In the beginning Mrs. Sommers is judicious, in the middle she becomes self-indulgent, and at the end she is wistful.
In the beginning of the story, Mrs. Sommers finds herself in possession of fifteen dollars, an unexpected amount of money. Judiciously, she decides that she will use the money for necessities: a dollar or so should be put into this or that for the children. "The needs of the present absorbed her every faculty."
When she does go to shop for the children, Mrs. Sommers is rather faint and exhausted; so, she decides to have some lunch while in a store. It is then that she feels the silk stockings her hands have found as she lowered them on the counter. Then she decides to ask for her size and feels the stockings, recalling how good the raw silk feels next to her flesh.
After buying the stockings, Mrs. Sommers steps into a ladies' waiting room and takes off her cotton socks and wears these new silk stockings. Then,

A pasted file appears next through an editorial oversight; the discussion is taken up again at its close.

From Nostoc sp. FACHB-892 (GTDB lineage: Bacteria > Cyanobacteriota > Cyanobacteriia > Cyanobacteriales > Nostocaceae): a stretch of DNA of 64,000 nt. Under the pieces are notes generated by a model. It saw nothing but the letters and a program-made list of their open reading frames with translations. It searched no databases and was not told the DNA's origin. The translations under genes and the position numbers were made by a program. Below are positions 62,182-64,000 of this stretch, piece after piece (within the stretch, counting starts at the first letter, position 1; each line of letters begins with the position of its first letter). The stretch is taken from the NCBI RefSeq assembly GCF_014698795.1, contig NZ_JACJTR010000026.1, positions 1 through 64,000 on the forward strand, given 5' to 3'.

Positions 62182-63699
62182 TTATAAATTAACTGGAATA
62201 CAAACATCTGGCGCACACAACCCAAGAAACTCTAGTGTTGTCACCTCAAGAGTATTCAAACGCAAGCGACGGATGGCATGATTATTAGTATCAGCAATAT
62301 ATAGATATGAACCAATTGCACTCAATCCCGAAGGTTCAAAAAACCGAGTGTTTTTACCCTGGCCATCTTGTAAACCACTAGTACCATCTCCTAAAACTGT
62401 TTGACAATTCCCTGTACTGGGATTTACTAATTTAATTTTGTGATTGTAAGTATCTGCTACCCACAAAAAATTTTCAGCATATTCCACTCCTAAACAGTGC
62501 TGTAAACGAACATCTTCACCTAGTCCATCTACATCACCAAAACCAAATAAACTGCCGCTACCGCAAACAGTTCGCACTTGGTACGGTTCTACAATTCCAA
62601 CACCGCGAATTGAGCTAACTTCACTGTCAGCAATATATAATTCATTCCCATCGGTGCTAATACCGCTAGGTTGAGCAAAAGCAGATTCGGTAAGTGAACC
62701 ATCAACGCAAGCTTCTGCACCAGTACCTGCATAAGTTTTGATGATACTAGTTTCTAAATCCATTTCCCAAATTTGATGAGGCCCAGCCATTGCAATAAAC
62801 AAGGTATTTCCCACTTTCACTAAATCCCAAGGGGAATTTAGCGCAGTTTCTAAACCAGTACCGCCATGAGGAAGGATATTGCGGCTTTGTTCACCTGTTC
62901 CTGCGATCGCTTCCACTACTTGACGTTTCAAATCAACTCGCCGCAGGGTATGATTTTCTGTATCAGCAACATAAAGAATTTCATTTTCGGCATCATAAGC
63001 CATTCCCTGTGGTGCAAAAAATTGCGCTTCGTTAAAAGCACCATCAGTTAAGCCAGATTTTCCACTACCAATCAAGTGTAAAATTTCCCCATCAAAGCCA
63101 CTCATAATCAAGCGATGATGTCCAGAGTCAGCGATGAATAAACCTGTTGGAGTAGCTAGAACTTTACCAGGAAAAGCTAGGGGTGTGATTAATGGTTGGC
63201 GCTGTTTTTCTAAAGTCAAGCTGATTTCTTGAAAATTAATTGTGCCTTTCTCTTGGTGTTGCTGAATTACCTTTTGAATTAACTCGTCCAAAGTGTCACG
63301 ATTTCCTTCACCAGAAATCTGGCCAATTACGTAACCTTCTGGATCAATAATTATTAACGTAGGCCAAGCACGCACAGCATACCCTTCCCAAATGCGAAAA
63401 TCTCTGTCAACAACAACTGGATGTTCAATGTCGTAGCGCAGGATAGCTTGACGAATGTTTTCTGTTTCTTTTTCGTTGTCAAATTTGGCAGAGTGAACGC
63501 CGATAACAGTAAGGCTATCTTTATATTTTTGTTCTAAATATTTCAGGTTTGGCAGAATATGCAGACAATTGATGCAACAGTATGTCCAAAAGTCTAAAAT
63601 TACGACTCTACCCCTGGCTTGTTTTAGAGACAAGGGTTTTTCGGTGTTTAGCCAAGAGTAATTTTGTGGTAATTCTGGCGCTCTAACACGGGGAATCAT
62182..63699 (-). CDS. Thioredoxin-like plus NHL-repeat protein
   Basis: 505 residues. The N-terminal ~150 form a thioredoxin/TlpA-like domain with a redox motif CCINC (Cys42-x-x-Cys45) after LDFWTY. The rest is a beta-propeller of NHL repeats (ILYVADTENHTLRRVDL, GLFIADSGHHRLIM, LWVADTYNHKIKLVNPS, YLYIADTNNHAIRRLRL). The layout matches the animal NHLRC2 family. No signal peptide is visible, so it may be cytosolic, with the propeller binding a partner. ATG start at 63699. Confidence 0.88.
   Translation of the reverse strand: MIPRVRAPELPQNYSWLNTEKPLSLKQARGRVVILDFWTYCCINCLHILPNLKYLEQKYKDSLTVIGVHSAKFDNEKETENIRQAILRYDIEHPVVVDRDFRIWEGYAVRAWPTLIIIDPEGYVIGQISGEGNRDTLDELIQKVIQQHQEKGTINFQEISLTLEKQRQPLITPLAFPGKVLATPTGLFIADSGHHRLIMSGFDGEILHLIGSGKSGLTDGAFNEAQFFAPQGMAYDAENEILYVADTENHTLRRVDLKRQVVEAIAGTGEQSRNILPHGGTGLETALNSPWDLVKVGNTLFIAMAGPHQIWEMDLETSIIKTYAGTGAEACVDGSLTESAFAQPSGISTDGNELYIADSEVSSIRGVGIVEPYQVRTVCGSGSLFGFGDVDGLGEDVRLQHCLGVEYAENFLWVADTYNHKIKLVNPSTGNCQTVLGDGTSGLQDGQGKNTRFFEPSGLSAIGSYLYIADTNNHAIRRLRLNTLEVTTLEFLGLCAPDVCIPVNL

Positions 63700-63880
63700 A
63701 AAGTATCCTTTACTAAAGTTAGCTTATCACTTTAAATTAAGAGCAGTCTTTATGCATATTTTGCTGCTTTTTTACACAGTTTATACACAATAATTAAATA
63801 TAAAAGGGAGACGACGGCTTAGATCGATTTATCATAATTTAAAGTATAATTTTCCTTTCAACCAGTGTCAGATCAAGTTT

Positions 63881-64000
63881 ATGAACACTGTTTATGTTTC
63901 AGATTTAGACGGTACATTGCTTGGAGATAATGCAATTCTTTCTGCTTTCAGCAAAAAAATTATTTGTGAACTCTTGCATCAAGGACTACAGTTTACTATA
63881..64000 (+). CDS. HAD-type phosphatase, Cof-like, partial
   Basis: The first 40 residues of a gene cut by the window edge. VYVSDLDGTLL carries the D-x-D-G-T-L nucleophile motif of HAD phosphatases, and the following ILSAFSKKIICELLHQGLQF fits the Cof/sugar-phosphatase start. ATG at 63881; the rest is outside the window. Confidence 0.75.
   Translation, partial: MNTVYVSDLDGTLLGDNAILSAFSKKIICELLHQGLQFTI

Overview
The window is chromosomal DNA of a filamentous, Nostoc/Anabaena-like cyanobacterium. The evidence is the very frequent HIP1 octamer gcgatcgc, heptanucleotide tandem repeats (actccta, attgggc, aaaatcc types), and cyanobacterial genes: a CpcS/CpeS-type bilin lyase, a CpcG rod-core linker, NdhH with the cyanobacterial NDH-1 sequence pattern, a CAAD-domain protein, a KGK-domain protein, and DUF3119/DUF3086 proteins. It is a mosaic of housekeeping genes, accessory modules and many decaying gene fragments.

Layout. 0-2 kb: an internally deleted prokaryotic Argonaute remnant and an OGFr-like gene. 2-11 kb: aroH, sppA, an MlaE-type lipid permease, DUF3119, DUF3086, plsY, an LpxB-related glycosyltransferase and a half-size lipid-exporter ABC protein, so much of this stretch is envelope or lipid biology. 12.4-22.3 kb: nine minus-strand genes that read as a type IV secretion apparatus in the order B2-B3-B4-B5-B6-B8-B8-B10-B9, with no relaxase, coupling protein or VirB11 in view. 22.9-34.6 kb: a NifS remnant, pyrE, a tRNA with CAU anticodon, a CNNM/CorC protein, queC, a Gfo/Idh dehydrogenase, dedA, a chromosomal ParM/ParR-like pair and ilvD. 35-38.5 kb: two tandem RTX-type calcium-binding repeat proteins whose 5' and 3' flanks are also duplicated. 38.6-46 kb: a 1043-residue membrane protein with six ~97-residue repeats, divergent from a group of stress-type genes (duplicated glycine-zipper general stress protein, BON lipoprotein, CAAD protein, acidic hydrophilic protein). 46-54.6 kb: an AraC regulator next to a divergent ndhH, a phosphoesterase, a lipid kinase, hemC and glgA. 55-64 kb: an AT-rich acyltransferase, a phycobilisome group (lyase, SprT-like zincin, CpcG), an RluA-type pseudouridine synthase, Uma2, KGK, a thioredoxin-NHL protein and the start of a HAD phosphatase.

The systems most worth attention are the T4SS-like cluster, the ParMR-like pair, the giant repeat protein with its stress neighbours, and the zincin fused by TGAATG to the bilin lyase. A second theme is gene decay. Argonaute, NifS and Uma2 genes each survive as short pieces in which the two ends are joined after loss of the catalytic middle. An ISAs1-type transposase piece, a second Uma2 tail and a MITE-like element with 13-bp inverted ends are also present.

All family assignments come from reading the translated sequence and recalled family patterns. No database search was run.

...she seemed for the time to be taking a rest from that laborious and fatiguing function [of thinking] and to have abandoned herself to some ...impulse that ...freed her of responsibility.
Mrs. Sommers goes to the shoe department and purchases new boots. From there, she buys gloves and eats select foods down the street from the store. After her meal, she enters a theater where she delights in watching a play.
The play was over, the music ceased, the crowd filed out. It was like a dream ended.
Having left the pretend world of the theater, Mrs. Sommers steps onto a cable car and heads home. As she does so, she wishes the car would never stop, but just keep going and going. She is wistful and, so being, reluctant to return to reality and its harsh demands.